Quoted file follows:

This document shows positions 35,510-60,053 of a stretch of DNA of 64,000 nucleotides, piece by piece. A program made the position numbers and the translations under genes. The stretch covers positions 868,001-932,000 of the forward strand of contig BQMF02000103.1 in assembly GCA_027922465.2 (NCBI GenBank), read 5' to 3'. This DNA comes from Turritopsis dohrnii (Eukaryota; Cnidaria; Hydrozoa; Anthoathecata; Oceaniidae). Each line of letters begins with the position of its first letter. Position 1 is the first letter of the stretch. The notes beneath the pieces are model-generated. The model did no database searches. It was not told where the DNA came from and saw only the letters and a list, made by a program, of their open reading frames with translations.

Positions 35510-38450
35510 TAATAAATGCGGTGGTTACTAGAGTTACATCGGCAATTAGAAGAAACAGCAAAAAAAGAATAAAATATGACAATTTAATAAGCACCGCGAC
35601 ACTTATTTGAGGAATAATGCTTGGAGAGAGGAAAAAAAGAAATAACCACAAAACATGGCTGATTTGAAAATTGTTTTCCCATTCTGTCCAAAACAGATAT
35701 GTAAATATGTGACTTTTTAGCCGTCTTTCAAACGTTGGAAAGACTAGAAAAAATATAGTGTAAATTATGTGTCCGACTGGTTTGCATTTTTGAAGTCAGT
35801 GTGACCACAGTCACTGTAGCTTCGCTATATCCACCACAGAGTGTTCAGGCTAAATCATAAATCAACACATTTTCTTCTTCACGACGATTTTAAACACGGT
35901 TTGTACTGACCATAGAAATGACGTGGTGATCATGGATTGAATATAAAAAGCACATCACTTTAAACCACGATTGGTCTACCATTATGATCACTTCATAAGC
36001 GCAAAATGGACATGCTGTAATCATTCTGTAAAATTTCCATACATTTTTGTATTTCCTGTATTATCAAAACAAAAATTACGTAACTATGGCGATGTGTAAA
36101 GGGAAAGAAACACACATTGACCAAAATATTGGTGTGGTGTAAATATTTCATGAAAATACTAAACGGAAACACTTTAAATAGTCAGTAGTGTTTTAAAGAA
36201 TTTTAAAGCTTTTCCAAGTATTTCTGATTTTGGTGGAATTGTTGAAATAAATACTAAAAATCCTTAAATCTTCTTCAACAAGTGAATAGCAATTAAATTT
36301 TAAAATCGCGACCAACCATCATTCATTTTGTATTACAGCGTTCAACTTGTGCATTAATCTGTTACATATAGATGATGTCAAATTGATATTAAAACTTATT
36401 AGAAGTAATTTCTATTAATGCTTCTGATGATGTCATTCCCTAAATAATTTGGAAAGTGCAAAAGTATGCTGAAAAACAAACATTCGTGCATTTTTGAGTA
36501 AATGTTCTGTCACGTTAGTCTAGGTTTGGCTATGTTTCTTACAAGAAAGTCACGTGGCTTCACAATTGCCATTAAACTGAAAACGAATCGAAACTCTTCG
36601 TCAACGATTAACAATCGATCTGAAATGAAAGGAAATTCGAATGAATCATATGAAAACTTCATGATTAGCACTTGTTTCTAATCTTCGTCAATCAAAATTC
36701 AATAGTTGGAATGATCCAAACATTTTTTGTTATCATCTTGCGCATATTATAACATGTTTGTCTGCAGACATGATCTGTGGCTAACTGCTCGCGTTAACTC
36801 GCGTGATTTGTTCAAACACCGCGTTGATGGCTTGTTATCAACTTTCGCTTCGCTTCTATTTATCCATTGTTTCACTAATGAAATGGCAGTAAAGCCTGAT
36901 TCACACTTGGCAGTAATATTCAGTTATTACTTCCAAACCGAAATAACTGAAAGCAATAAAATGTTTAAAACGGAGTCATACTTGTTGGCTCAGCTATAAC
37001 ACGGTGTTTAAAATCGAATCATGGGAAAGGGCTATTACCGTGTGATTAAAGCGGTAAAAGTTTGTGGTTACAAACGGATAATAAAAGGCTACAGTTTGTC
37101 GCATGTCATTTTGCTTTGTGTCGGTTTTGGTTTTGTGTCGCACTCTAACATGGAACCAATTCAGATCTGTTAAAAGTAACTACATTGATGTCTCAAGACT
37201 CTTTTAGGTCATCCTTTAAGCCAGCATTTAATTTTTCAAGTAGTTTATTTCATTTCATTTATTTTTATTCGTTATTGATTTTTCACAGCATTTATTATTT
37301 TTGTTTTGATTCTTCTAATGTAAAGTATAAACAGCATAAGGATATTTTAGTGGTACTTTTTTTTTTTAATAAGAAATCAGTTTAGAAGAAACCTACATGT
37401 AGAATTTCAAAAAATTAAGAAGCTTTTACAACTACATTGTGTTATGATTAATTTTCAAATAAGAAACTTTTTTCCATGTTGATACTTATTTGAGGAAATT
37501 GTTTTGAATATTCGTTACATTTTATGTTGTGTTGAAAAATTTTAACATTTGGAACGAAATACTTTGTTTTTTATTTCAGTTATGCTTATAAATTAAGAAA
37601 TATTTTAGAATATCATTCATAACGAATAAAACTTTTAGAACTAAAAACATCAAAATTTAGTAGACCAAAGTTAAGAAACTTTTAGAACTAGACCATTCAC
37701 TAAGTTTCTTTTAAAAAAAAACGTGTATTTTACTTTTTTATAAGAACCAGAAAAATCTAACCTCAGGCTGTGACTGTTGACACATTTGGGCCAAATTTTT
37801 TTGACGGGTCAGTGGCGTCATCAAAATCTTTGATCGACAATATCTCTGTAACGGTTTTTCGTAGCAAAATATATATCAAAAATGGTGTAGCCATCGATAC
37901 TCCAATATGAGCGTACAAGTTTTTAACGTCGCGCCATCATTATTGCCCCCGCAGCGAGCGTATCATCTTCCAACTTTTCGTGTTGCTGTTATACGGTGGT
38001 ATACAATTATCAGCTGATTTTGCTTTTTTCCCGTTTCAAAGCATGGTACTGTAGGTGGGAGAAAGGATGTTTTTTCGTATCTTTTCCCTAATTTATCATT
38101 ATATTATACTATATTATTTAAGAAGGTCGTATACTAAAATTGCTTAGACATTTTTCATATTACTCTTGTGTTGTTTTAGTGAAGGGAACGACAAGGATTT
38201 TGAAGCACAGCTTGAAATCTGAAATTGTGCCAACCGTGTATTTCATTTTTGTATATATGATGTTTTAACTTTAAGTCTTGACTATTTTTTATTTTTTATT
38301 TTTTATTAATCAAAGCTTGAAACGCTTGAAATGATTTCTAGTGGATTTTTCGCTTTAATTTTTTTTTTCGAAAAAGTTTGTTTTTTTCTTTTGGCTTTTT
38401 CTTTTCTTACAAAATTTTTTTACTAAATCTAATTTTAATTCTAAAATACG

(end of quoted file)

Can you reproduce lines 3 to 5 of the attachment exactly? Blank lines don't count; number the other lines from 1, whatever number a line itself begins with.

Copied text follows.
35510 TAATAAATGCGGTGGTTACTAGAGTTACATCGGCAATTAGAAGAAACAGCAAAAAAAGAATAAAATATGACAATTTAATAAGCACCGCGAC
35601 ACTTATTTGAGGAATAATGCTTGGAGAGAGGAAAAAAAGAAATAACCACAAAACATGGCTGATTTGAAAATTGTTTTCCCATTCTGTCCAAAACAGATAT
35701 GTAAATATGTGACTTTTTAGCCGTCTTTCAAACGTTGGAAAGACTAGAAAAAATATAGTGTAAATTATGTGTCCGACTGGTTTGCATTTTTGAAGTCAGT